Camp near Charlestown, October 25, 1862.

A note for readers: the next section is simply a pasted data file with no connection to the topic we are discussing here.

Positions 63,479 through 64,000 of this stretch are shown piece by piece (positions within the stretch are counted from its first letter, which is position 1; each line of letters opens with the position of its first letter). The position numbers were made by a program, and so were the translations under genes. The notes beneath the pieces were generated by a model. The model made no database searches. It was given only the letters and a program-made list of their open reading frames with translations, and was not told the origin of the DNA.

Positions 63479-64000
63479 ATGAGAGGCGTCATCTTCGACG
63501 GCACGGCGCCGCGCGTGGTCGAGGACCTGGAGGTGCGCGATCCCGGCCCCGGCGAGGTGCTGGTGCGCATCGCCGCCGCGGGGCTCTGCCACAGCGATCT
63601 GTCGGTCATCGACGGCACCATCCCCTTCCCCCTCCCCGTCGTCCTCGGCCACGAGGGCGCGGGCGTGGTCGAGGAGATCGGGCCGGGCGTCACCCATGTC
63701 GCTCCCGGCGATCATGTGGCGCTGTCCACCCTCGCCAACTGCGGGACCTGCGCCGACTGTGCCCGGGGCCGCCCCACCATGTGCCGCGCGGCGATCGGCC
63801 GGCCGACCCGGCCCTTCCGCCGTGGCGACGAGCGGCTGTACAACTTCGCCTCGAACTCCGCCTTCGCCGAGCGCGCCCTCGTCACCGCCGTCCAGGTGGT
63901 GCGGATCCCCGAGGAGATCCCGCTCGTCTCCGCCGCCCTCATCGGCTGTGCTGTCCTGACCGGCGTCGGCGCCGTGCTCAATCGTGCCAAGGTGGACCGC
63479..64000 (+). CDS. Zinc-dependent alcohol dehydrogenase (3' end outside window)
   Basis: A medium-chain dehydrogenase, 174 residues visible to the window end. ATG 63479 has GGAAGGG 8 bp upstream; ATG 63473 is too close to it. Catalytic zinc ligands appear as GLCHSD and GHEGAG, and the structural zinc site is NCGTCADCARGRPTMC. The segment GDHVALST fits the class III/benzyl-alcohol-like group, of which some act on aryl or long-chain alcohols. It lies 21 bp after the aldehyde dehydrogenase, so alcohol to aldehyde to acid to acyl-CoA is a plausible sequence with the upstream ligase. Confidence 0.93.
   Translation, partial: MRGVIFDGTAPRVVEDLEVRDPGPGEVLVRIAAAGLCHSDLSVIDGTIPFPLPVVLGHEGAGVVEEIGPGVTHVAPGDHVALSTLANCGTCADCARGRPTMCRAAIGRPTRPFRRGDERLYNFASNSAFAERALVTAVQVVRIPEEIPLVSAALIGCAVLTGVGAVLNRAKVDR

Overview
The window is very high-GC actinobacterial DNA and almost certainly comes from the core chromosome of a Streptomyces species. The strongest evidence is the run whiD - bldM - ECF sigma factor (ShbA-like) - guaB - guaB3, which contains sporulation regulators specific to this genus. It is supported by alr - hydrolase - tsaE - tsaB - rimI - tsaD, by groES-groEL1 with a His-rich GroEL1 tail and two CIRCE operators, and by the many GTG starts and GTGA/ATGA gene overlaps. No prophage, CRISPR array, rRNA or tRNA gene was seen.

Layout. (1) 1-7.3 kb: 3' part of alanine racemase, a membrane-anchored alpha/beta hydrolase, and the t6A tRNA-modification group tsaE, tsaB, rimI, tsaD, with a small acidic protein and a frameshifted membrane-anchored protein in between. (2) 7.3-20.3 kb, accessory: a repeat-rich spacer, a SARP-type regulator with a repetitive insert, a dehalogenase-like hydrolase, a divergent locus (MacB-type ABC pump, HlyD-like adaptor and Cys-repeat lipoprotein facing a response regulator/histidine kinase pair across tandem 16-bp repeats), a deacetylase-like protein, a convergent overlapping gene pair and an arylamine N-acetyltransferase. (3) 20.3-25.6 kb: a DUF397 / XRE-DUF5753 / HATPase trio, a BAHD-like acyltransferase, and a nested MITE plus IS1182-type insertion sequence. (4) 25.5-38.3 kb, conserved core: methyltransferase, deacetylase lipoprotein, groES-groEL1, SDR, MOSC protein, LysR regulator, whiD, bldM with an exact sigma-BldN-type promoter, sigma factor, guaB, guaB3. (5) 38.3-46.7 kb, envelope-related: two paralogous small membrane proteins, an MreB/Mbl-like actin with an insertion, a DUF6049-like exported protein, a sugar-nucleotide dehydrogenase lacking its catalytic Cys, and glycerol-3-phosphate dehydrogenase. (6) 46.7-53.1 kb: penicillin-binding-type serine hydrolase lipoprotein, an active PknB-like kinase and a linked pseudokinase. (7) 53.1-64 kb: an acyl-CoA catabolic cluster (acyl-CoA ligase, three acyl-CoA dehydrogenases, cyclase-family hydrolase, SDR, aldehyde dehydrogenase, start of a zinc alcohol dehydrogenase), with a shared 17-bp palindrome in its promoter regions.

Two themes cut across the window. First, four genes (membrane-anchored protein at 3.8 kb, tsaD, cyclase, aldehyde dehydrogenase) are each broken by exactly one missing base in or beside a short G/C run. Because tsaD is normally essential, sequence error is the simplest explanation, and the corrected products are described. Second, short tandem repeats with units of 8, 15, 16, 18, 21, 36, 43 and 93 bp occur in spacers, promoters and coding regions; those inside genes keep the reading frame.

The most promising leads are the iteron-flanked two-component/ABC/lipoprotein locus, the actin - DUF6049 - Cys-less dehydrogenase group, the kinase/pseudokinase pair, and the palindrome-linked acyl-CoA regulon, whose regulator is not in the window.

This is a dreary, rainy Sunday; every one idle and at a loss for employment. We came down on yesterday to tear up the railroad; the job is about finished, I think, and we would leave now but for the rain. We will return to Bunker Hill, I suppose, to-morrow. It really seems as if the winter would come before we had any further active work. I care but little whether we have any or not, and feel ready for it, whatever it may be. Some indulge a hope that it will be over this winter. I do not know. Our duty is to prepare for a most vigorous prosecution of the war next spring, and be prepared for the worst that may come. We are in the hands of a just God, who will give us peace when we deserve it. I heartily wish, Love, that I was at home with you. No honor or promotion could tempt me to stay here if my duty and my self-respect did not make it imperative. My manhood is involved in a faithful and fearless sticking to the job until it is finished, or it finishes me, as it has done many good men. With such a future before me, dark and uncertain enough, I am sure, I try to do whatever is required of me well and cheerfully. I have much reason to be gratified at the many evidences of good opinion which I have received from Genl. Jackson and all under whom I have served. I trust I may be able to get a short furlough to visit home this winter, and I look forward to it with much pleasure. The first freezing, snowy weather we have to stop all active work, I shall make an effort to spend a few weeks with you.